New realities in psychotrauma

Isolde de Jong started her internship with APRA in November 2018, ever since she is reporting activities within the organization. As a student of applied psychology with a main interest in psychedelic research, she developed a strong curiosity in the biological mechanisms of certain entheogenic plants and other substances. With this internship she hopes to achieve a better understanding of psychedelic research and to help destigmatize the subject.

 


New realities in psychotrauma

by Isolde de Jong
Edited by Jennifer Them

 

Can MDMA help in treating posttraumatic stress disorder  (PTSD)? Eric Vermetten, MD, PhD., is a clinical psychiatrist who visits soldiers who suffer from PTSD. He is the main coordinator for a training program for MDMA-assisted therapy for Post-Traumatic stress disorder in the Netherlands. Eric Vermetten was invited to speak at APRA’s journal club about his medical model of MDMA-assisted treatment for PTSD. APRA recorded the event. Visit the link below if you are interested in watching the full lecture.  


Over a hundred years ago, MDMA got synthesized by a German pharmaceutical company. The company’s initial aim was to research a compound that could stop excessive bleeding but the results were not considered successful. Little did they know about the impact their discovery would make a century later in the field of assisted therapy.

MDMA got well known in the eighties, used by people on the dancefloors all across the globe. From Ibiza to the hippie paradise of Goa, everywhere MDMA was strongly associated with the rave-culture and electronic festivals. On July 1st 1985, MDMA got banned by the American DEA due to its potential harmful side effects on the public, around that time research had shown MDMA cause brain damage in rats. The Dutch government followed suit by placing MDMA on the list of illegal substances in 1988. Main reason was the Dutch government’s fear of large scale illegal production and trade of the drug. This made it harder for scientists to conduct research with MDMA as a tool for it became illegal all over the world. However, some researchers still managed to do controlled studies with the drug, especially in fields of behavioural science.


This all changed in 2017, when the results of Phase 2 clinical trials funded Multidisciplinary Association for Psychedelic Studies (MAPS) was so outstandingly positive, that the FDA granted MDMA with a breakthrough therapy designation. The designation as Breakthrough Therapy also means a close collaboration between the FDA and MAPS with the goal of providing guidance for the development of an efficient program for MDMA-assisted therapy. To briefly explain background information on the study, all 107 participants had chronic treatment-resistant PTSD and had suffered from PTSD for an average of 17.8 years. 61% of the participants that were suffering from PTSD did no longer qualify for PTSD after three sessions of MDMA-assisted psychotherapy two months following treatment. MAPS is now determined to make MDMA-assisted psychotherapy a legal prescription treatment by the year 2021.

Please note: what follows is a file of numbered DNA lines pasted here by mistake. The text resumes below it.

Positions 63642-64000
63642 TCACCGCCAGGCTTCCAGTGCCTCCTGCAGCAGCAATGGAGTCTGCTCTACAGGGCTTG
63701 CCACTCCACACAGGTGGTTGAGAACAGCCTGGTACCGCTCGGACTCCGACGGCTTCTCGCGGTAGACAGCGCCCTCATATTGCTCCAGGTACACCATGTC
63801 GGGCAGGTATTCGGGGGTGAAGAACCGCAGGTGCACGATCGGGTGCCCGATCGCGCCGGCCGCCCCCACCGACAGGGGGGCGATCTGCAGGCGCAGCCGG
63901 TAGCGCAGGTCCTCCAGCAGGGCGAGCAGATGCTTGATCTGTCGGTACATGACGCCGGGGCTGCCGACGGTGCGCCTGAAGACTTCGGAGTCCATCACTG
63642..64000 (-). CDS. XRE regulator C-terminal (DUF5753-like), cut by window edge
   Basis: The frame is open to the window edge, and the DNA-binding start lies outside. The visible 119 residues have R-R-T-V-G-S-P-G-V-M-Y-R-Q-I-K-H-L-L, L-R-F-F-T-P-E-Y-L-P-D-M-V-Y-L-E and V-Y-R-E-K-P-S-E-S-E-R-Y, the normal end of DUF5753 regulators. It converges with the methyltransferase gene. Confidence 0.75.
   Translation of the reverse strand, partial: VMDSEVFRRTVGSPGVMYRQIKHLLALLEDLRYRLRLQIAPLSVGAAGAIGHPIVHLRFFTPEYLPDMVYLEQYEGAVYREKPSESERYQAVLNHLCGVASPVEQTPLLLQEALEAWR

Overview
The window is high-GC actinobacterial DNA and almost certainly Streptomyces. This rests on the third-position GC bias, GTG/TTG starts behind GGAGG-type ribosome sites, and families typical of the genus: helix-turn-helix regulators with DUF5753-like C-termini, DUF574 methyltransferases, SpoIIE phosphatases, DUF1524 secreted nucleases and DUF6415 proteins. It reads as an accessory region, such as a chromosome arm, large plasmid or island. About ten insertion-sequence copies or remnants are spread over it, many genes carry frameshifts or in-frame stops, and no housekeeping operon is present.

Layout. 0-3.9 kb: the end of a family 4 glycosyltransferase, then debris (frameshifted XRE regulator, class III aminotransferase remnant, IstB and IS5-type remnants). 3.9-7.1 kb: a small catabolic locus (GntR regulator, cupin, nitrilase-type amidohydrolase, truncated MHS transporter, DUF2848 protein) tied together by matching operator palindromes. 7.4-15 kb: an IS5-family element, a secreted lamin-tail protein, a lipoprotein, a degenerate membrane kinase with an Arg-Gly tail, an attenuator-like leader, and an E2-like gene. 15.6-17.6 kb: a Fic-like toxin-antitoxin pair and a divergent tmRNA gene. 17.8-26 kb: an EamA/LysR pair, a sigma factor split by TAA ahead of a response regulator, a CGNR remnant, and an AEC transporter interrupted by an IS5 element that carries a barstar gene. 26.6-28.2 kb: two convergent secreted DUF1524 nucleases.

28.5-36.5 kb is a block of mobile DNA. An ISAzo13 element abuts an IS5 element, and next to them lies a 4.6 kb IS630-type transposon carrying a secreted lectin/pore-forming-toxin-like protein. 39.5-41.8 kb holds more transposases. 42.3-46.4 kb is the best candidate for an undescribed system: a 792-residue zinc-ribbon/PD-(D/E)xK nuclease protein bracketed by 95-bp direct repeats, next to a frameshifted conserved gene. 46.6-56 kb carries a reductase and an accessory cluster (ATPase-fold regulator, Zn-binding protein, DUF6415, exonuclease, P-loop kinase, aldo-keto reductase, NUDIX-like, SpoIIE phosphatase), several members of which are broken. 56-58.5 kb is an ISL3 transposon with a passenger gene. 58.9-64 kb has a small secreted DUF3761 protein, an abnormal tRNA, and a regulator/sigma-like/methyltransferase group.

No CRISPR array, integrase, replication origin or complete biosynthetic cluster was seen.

But what makes this substance so well-suited for assisted psychotherapy? To answer this and other MDMA-related questions, I went to the lecture hold by Prof. Eric Vermetten

Eric Vermetten is a clinical psychiatrist working with veterans and other uniformed officers as Strategic Advisor of Research at the Military Mental Health Service with the Dutch Ministry of Defense, Arq Psychotrauma Research Group and at UMC Utrecht. And he is the main coördinator for the training program for MDMA-assisted therapy in the Netherlands.

During his lecture, Eric explained how it’s like to live with PTSD according to his patients. He spoke about the detachment to society that patients often experience, how they live with symptoms like night terrors, panic attacks, hyperventilation, extreme fear and avoidance associated with the recall of traumatic memories called flashbacks. Patients often self-medicate and/or (ab-)use different substances to lower down their discomfort. But that doesn’t solve the problem. Patients can’t seem to escape the horrific symptoms of PTSD. “For a patient, it feels like the traumatic event is engraved in their brain and body”, Eric Vermetten added.